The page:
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NEWS
July 4, 1998 | Reuters
Unpaid Russian miners blocked the strategic Trans-Siberian railway line for three hours on Friday before being removed by police, a union official said. "They blocked the railroad but were forced by Interior Ministry forces to reopen it again," said Nikolai Shtyrkov, first deputy chairman of the Russian Independent Coal Miners' Union. "There were no clashes," said Shtyrkov, who added the action lasted about three hours and followed two days of protests alongside the line.
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NEWS
July 4, 1998 | Reuters
Unpaid Russian miners blocked the strategic Trans-Siberian railway line for three hours on Friday before being removed by police, a union official said. "They blocked the railroad but were forced by Interior Ministry forces to reopen it again," said Nikolai Shtyrkov, first deputy chairman of the Russian Independent Coal Miners' Union. "There were no clashes," said Shtyrkov, who added the action lasted about three hours and followed two days of protests alongside the line.
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NEWS
May 25, 1998 | CAROL J. WILLIAMS, TIMES STAFF WRITER
Striking coal miners lifted a 10-day-old blockade of the Trans-Siberian and other vital railroads Sunday after the government promised to pay some overdue wages. But the breakthrough probably provided only a short pause in a disruptive clash over how to handle looming mine closures.
NEWS
May 25, 1998 | CAROL J. WILLIAMS, TIMES STAFF WRITER
Striking coal miners lifted a 10-day-old blockade of the Trans-Siberian and other vital railroads Sunday after the government promised to pay some overdue wages. But the breakthrough probably provided only a short pause in a disruptive clash over how to handle looming mine closures.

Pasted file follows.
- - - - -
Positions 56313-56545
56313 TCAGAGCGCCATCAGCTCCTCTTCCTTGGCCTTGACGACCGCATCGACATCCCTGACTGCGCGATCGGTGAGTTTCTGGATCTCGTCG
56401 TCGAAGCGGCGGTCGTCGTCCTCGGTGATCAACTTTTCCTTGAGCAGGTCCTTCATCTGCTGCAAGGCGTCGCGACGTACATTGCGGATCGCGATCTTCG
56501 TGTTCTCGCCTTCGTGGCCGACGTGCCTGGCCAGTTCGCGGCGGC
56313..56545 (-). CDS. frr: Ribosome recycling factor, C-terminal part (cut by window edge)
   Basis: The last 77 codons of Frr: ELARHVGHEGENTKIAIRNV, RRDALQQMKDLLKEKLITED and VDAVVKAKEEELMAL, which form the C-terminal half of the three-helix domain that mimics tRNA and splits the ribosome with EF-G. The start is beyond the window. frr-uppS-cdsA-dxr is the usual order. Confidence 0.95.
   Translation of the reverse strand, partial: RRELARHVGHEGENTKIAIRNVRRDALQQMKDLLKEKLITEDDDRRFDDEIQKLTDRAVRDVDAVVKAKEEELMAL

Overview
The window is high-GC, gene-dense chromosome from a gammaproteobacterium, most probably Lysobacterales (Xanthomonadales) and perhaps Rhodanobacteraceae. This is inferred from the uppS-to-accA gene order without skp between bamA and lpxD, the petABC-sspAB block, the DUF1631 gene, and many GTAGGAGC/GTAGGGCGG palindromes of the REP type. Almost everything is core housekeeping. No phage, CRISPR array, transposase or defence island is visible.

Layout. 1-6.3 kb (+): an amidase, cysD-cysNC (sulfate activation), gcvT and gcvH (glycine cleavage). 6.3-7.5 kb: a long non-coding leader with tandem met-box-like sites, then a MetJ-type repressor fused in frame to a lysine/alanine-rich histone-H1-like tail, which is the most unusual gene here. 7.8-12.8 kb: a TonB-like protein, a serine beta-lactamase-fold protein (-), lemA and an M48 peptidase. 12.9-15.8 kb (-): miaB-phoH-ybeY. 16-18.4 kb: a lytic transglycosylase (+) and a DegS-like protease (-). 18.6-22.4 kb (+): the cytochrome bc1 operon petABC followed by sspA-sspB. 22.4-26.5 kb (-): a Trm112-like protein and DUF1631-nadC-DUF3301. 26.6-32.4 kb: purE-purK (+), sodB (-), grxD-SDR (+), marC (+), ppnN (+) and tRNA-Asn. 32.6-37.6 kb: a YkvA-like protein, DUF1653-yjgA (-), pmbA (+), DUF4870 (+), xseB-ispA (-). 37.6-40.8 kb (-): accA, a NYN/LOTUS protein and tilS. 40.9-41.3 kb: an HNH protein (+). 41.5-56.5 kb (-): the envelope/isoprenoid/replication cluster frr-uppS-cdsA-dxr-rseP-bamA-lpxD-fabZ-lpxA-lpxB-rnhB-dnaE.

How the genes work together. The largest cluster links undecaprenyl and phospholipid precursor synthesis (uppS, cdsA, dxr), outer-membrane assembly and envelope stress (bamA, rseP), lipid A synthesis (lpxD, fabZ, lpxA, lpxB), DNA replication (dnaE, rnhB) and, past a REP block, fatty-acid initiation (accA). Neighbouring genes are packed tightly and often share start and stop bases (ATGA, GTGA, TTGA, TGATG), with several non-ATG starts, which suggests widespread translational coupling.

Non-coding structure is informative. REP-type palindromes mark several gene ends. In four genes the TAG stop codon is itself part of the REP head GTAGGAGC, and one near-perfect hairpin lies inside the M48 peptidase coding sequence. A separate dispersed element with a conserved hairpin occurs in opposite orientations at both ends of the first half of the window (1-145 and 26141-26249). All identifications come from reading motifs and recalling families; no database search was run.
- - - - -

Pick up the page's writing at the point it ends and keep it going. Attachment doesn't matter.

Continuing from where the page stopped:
NEWS
December 3, 1992 | RICHARD BOUDREAUX, TIMES STAFF WRITER
An unruly crowd swarmed around the train as it rolled into Mariinsk at dusk, five hours late. To passengers who had just been lulled by a fat orange sunset over the snow-covered Siberian forest, the desperation in the Russian townsfolk's eyes was startling. For the 15 minutes it stood in the station, the train was a chaotic market on wheels. Platoons of Chinese merchants descended with their awaited cargo of winter jackets, or dangled them teasingly through the windows.
NEWS
November 25, 1997 | RICHARD C. PADDOCK, TIMES STAFF WRITER
In the frozen Siberian wilderness, there lies an untapped territory so abundant in natural resources that Russian officials proclaim it the richest region on Earth. Someday, they say, a monumental rail line--a second Trans-Siberian Railway--will haul minerals and timber from this hinterland and make Russia wealthy. The dream of exploiting this fortune dates back to the czars.
NEWS
October 3, 1995 | CAROL J. WILLIAMS, TIMES STAFF WRITER
Crowded escalators plunge swiftly into the dim depths of the Metro, hurling their loads of humanity onto the heels of commuters milling on the platforms below. A grimy train screeches into the station behind an acrid blast of wind. The impatient people push and shove. The inattentive get trampled. The steel doors of the cars slam shut in seconds, abandoning the slow and the weak and the elderly to wage their battles for passage another time.
NEWS
November 25, 1997 | RICHARD C. PADDOCK, TIMES STAFF WRITER
In the frozen Siberian wilderness, there lies an untapped territory so abundant in natural resources that Russian officials proclaim it the richest region on Earth. Someday, they say, a monumental rail line--a second Trans-Siberian Railway--will haul minerals and timber from this hinterland and make Russia wealthy. The dream of exploiting this fortune dates back to the czars.
NEWS
October 3, 1995 | CAROL J. WILLIAMS, TIMES STAFF WRITER
Crowded escalators plunge swiftly into the dim depths of the Metro, hurling their loads of humanity onto the heels of commuters milling on the platforms below. A grimy train screeches into the station behind an acrid blast of wind. The impatient people push and shove. The inattentive get trampled. The steel doors of the cars slam shut in seconds, abandoning the slow and the weak and the elderly to wage their battles for passage another time.
NEWS
December 3, 1992 | RICHARD BOUDREAUX, TIMES STAFF WRITER
An unruly crowd swarmed around the train as it rolled into Mariinsk at dusk, five hours late. To passengers who had just been lulled by a fat orange sunset over the snow-covered Siberian forest, the desperation in the Russian townsfolk's eyes was startling. For the 15 minutes it stood in the station, the train was a chaotic market on wheels. Platoons of Chinese merchants descended with their awaited cargo of winter jackets, or dangled them teasingly through the windows.
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